Use this site when studying the concept of satellite imagery and map skills. Contrast this site's technology with that of a hand held GPS device. Discuss the map skills needed to use it, including the comparison of the ZOOM tool with a map scale. This is a great activity for ESL and ELL or weaker readers since there is little language involved! Share the site on an interactive whiteboard or projector for a daily "map challenge" or as an anticipatory set/activator at the start of any place-related lesson. Choose places as a class and create your own maps, or have students work in cooperative learning groups to create their own maps about places in their community, landmarks of local history, or cultural sites of countries they study in world languages (be sure to mark private, if they are maps that reveal too much information). Classes could build a community treasure hunt of local history or a landform "find-it" on their wiki, simply by including the URLs -- even add digital pictures of the actual location with each "quiz." You will want to us the areas with higher-resolution images for landform study! Older students can put links or embed the quiz on their blogs or wikis, too. Literature lessons could include Placespotting quizzes for major sites in the stories (assuming they are real) or important places in the author's life. You may want to list this site on your class website; families could map out vacation spots, countries of ancestry, and more.
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Protopage - Protopage

Grades
K to 12
1 Favorites 0  Comments
 
This online tool creates a highly visual "home page" that can incorporate multiple elements simply by dragging and dropping them in place. Not unlike Google's personalized homepage,...more
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This online tool creates a highly visual "home page" that can incorporate multiple elements simply by dragging and dropping them in place. Not unlike Google's personalized homepage, the elements look like little sticky notes or boxes, but there is far greater flexibility and a wider variety of content readily available. You can also make the page local (simply use it as the "home" on your classroom computer), shared by a select group (passworded), or completely public. You can easily make a theme or unit page for quick access of resources, complete with directions.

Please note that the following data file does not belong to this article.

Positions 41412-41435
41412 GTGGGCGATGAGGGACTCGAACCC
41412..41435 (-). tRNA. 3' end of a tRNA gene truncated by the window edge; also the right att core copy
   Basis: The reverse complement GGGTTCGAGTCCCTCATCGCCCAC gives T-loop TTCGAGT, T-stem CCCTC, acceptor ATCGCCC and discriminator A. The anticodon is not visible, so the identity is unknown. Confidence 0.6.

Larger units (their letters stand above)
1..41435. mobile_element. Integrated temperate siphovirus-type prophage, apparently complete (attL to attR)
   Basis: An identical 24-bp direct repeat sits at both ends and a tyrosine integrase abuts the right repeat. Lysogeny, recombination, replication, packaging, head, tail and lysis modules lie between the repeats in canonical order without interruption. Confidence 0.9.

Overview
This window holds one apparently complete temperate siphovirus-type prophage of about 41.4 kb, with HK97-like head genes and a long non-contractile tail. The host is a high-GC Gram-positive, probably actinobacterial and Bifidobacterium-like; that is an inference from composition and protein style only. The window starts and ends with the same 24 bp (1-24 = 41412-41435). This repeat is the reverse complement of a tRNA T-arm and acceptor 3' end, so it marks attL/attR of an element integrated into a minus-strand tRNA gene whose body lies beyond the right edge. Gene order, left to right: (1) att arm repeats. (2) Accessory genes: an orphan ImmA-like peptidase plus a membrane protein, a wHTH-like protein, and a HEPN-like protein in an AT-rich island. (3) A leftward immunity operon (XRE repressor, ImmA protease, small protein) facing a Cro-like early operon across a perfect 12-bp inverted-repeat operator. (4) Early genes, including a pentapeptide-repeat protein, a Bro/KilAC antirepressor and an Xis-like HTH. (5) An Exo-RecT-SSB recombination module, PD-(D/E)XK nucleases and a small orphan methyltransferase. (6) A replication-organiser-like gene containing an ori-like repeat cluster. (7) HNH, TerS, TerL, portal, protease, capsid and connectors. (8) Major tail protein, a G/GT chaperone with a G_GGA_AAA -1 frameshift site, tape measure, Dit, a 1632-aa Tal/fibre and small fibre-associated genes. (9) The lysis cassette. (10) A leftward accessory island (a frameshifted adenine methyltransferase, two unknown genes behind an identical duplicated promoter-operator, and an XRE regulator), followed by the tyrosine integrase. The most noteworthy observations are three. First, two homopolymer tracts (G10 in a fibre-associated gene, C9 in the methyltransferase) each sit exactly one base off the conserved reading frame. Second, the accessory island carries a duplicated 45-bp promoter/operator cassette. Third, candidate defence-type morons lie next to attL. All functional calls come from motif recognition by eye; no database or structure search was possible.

tag(s): resources (112)

In the Classroom

How would you use this in your teaching? Create a set of RSS feeds for current events or a specific curriculum topic such as weather and make them available for an in-class activity, complete with directions. World language, world cultures, or geography teachers can profile a location on the globe, complete with local weather and news. Make separate tabs for separate activities. Students can access them by password or publicly from outside of class, as well. For primary grades, make simple instructions right on the desktop for a computer center activity. Use color coding of the instructions to differentiate for different children (Sam, I want you to do the yellow one). If your school permits students to set up accounts on web services, have groups make Protopages on an assigned topic, collecting and organizing resources, images, and information: "A Protopage Guide to Cells" or "Shakespeare's Times." Gifted and highly-able students will go crazy!

Skills needed: Join (free). Check out the Intro, Overview, and Quickstart to see how it works. Play to your heart's content, including making tabs. Learn about RSS feeds and other Widgets-- including sticky notes. Share the URL with those you wish to have use it. Note: this works on Internet Explorer 6 and higher and on Firefox. If your users are on older web browsers, the developers recommend upgrading. This may be a problem for some. Check with your end-user computers before you spend too much time making the perfect Protopage!

If you allow students to create their own Protopage, you will need to have very specific rules about content, since there are non-educational elements available.